OVERRIDE

The Antelope's Strategy

Living in Rwanda After the Genocide

Jean Hatzfeld; Translated from the French by Linda Coverdale

Farrar, Straus and Giroux

A powerful report on the aftereffects of the genocide in Rwanda—and on the near impossibility of reconciliation between survivors and killers

In two acclaimed previous works, the noted French journalist Jean Hatzfeld offered a profound, harrowing witness to the unimaginable pain and horror in the mass killings of one group of people by another.  Combining his own analysis of the events with interviews from both the Hutu killers who carried out acts of unimaginable depravity and the Tutsi survivors who somehow managed to escape, in one, based mostly on interviews with Tutsi survivors, he explored in unprecedented depth the witnesses’ understanding of the psychology of evil and their courage in survival; in the second, he probed further, in talks with a group of Hutu killers about their acts of unimaginable depravity.

Now, in The Antelope’s Strategy, he returns to Rwanda seven years later to talk with both the Hutus and Tutsis he’d come to know—some of the killers who had been released from prison or returned from Congolese exile, and the Tutsi escapees who must now tolerate them as neighbors. How are they managing with the process of reconciliation? Do you think in their hearts it is possible? The enormously varied and always surprising answers he gets suggest that the political ramifications of the international community’s efforts to insist on resolution after these murderous episodes are incalculable. This is an astonishing exploration of the pain of memory, the nature of stoic hope, and the ineradicability of grief.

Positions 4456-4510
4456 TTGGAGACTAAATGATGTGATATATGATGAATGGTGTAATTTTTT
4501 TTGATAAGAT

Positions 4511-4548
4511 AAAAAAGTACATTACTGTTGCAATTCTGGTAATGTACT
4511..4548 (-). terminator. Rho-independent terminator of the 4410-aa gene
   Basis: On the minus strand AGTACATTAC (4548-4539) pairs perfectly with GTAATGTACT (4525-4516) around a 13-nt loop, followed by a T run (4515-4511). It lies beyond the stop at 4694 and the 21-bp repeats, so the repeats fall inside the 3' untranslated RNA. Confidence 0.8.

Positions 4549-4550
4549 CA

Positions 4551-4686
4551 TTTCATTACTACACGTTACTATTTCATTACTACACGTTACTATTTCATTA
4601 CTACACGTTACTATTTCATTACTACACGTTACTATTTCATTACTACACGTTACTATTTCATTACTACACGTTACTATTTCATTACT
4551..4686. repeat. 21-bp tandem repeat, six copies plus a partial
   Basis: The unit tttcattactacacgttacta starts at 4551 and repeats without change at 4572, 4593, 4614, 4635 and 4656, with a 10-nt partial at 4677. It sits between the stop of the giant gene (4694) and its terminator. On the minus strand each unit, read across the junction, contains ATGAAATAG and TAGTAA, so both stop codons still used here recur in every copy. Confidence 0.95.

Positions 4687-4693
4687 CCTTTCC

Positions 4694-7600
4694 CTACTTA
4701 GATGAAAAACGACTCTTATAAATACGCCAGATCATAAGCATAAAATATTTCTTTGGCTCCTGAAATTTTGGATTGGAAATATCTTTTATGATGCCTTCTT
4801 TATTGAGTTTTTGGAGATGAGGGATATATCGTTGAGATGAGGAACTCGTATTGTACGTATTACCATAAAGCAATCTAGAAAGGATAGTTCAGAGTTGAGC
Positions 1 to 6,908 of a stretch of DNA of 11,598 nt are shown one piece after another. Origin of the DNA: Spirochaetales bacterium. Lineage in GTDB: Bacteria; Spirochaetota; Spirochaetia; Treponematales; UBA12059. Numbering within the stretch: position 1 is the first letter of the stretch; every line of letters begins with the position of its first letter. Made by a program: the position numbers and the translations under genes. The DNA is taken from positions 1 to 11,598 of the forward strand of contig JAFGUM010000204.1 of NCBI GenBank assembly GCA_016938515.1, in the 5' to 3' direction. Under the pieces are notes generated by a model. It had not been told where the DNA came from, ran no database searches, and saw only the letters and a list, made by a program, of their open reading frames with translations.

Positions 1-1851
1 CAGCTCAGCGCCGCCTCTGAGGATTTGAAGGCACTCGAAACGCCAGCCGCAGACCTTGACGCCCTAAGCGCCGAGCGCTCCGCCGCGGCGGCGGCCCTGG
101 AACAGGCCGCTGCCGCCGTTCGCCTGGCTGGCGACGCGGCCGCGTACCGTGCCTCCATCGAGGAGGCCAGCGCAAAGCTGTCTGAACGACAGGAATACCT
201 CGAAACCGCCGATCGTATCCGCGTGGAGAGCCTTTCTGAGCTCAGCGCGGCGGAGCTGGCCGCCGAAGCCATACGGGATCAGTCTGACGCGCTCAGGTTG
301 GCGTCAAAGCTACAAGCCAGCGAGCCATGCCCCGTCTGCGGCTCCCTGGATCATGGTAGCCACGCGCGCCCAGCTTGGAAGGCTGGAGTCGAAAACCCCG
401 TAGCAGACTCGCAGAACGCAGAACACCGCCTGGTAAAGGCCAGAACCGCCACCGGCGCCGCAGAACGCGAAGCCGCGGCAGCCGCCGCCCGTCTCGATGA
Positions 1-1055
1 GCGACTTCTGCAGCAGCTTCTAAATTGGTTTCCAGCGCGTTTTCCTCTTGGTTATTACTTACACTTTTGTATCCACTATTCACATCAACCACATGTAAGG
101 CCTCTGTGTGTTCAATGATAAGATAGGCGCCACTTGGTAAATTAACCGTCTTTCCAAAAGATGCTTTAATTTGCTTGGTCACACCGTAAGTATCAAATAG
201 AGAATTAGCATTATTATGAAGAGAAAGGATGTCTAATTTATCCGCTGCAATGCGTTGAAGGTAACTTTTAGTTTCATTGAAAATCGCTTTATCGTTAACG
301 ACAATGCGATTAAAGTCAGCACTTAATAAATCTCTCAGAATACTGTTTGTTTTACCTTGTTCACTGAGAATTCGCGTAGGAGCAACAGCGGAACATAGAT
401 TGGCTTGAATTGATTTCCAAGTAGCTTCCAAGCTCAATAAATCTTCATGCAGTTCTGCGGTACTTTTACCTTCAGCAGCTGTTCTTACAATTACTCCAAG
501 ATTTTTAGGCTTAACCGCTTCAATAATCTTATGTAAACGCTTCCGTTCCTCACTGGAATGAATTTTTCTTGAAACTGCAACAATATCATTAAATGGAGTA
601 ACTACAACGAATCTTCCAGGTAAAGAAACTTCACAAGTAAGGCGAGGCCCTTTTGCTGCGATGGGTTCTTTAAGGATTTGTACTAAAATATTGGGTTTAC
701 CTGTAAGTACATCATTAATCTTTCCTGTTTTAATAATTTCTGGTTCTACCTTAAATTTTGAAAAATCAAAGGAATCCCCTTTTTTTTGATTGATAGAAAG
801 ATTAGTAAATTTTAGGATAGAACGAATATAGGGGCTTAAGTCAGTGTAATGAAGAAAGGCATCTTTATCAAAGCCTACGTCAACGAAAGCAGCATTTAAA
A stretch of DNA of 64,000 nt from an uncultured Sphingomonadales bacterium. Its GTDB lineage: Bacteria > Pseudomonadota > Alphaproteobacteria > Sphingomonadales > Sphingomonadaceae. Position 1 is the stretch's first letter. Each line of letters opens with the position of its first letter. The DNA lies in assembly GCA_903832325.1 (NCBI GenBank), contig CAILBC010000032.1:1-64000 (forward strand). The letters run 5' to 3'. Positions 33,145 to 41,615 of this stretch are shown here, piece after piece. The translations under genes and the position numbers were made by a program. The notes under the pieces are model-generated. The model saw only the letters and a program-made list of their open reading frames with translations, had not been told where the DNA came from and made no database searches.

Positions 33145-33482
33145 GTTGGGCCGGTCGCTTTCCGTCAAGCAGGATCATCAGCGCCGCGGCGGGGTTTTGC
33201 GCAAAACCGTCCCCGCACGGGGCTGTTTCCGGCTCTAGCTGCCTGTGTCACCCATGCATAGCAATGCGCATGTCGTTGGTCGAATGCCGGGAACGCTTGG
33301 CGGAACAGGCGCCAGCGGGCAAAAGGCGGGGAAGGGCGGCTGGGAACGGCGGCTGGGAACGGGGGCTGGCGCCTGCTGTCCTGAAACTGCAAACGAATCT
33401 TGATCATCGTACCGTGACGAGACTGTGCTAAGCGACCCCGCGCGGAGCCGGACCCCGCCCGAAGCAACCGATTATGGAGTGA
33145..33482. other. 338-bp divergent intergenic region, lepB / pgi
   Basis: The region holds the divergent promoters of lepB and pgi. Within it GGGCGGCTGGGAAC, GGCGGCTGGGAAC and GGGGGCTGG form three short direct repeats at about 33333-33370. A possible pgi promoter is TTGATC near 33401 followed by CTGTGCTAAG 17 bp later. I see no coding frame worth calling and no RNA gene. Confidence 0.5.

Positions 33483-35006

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Chapter One

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"When Satan offered the seven deadly sins to mankind, the African took gluttony and anger. I don't know whether he was the first to choose or the last. I don't know what the Whites or Asians snagged for themselves, either, because I haven't traveled through this world. But I do know that our choice will always work against us. Greed sows more strife and warfare across Africa than drought or ignorance. And in the mayhem, it managedto sow our thousand hills with genocide."

 

Pausing with a slow smile, as if to soften her words,
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ABOUT THE AUTHOR

  • Jean Hatzfeld; Translated from the French by Linda Coverdale

  • Jean Hatzfeld, an international reporter for Libération since 1973, is the author of many books, including Machete Season: The Killers in Rwanda Speak (FSG, 2005). He lives in Paris.
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    The Antelope's Strategy

    Living in Rwanda After the Genocide

    Jean Hatzfeld; Translated from the French by Linda Coverdale

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    Farrar, Straus and Giroux

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